When the Rising Sun Daycare opened its doors a decade ago in Verdun, Que., a suburb of Montreal, it offered a safe, temporary environment for First Nations, Inuit and Métis children to learn and thrive while their parents spent the day elsewhere.
Every day, approximately 80 children between the ages of three months and five years make their way through the center’s doors to participate in drumming circles or other activities intended to promote their self-esteem while imparting an early sense of cultural pride.
But as Rising Sun’s Executive Director Alana Phillips recalls, some of those children never returned home.
Shortly after the daycare opened, a one-year-old infant – a little boy – was dropped off by a family member.
Philipps said hours later, a social worker swept in and apprehended the child, shuffling him through five foster homes before a more permanent solution was found.
It wasn’t the first, or the last, apprehension that daycare staff would witness.
Phillips recalls an incident where two twin boys, barely three-years-old, were taken from the daycare mid-day, separated, and placed in different foster homes due to a bed shortage that continues to pervade the child welfare system in Montreal.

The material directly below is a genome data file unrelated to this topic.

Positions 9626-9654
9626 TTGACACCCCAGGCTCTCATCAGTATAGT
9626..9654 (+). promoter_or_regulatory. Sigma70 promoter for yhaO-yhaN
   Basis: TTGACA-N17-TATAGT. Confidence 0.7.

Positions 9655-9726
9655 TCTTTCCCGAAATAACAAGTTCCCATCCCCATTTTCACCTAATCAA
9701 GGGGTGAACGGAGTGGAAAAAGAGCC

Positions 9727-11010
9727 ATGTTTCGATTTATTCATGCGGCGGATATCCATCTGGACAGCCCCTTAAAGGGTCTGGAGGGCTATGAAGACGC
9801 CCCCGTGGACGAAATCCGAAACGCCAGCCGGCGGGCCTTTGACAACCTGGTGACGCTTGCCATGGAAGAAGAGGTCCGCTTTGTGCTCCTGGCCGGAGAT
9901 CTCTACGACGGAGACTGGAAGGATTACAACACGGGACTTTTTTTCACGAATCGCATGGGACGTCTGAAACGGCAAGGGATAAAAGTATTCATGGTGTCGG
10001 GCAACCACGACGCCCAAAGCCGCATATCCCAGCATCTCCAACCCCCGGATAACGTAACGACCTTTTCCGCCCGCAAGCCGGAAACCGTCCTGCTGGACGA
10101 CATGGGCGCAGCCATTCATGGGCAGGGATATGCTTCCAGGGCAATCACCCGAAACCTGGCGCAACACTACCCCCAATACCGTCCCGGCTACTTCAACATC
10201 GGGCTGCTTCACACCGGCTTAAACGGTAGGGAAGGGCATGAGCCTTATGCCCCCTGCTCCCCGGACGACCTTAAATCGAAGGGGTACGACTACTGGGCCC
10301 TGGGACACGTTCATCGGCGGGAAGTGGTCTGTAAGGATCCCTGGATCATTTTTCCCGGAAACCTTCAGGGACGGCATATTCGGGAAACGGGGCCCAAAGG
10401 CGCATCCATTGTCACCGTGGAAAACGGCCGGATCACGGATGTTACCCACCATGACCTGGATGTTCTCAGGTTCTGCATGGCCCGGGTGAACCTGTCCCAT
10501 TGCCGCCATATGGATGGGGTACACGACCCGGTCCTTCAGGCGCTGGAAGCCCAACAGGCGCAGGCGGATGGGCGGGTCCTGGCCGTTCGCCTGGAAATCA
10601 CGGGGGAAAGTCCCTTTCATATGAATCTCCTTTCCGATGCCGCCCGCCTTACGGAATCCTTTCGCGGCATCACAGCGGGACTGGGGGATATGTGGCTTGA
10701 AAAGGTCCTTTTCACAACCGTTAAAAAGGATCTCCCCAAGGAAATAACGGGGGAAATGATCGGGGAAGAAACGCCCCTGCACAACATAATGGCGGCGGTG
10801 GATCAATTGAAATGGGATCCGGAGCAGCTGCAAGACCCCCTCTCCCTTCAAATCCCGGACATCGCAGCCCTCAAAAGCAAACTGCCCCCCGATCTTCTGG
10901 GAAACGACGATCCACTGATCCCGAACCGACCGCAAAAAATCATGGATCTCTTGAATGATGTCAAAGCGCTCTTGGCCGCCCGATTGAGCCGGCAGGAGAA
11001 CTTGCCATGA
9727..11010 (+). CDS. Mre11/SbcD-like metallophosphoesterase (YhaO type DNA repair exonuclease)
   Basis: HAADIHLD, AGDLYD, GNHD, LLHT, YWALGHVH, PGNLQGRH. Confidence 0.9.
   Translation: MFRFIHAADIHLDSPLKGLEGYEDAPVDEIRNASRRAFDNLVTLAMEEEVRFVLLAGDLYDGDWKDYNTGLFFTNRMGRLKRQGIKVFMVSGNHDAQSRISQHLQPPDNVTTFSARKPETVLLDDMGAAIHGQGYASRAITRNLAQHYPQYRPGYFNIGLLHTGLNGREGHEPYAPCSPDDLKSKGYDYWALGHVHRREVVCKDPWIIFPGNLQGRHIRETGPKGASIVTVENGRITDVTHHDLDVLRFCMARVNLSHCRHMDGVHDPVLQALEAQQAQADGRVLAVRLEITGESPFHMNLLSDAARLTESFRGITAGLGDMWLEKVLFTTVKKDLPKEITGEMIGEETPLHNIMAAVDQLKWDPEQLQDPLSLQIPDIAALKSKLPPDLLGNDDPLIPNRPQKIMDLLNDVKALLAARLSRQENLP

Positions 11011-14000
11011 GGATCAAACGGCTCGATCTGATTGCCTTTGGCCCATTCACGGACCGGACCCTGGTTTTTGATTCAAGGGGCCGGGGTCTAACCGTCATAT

“If one place only has one bed for the moment, I don’t believe that twins are really going to mind sharing a bed. They probably already share a bed,” she said.
One Step Forward, Two Steps Back
“I just remember going to the meetings and thinking ‘how can you do this?’”
Over the last 10 years, Phillips estimates that 100 of Rising Sun’s children have cycled in and out of foster care through the Batshaw Youth and Family Centre – a child welfare and social work organization aiming to provide services in accordance with the Youth Protection Act.
In a new report, Indigenous frontline workers like Phillips assert that questioning Batshaw’s methods of child apprehension, and the lack of subsequent follow-ups, yielded “very negative and stressful interactions” between parties.
The 21-page document, titled “One Step Forward, Two Steps Back: Child welfare services for Indigenous clientele living in Montreal,” presents a scathing analysis of Indigenous youth care in the Montreal area.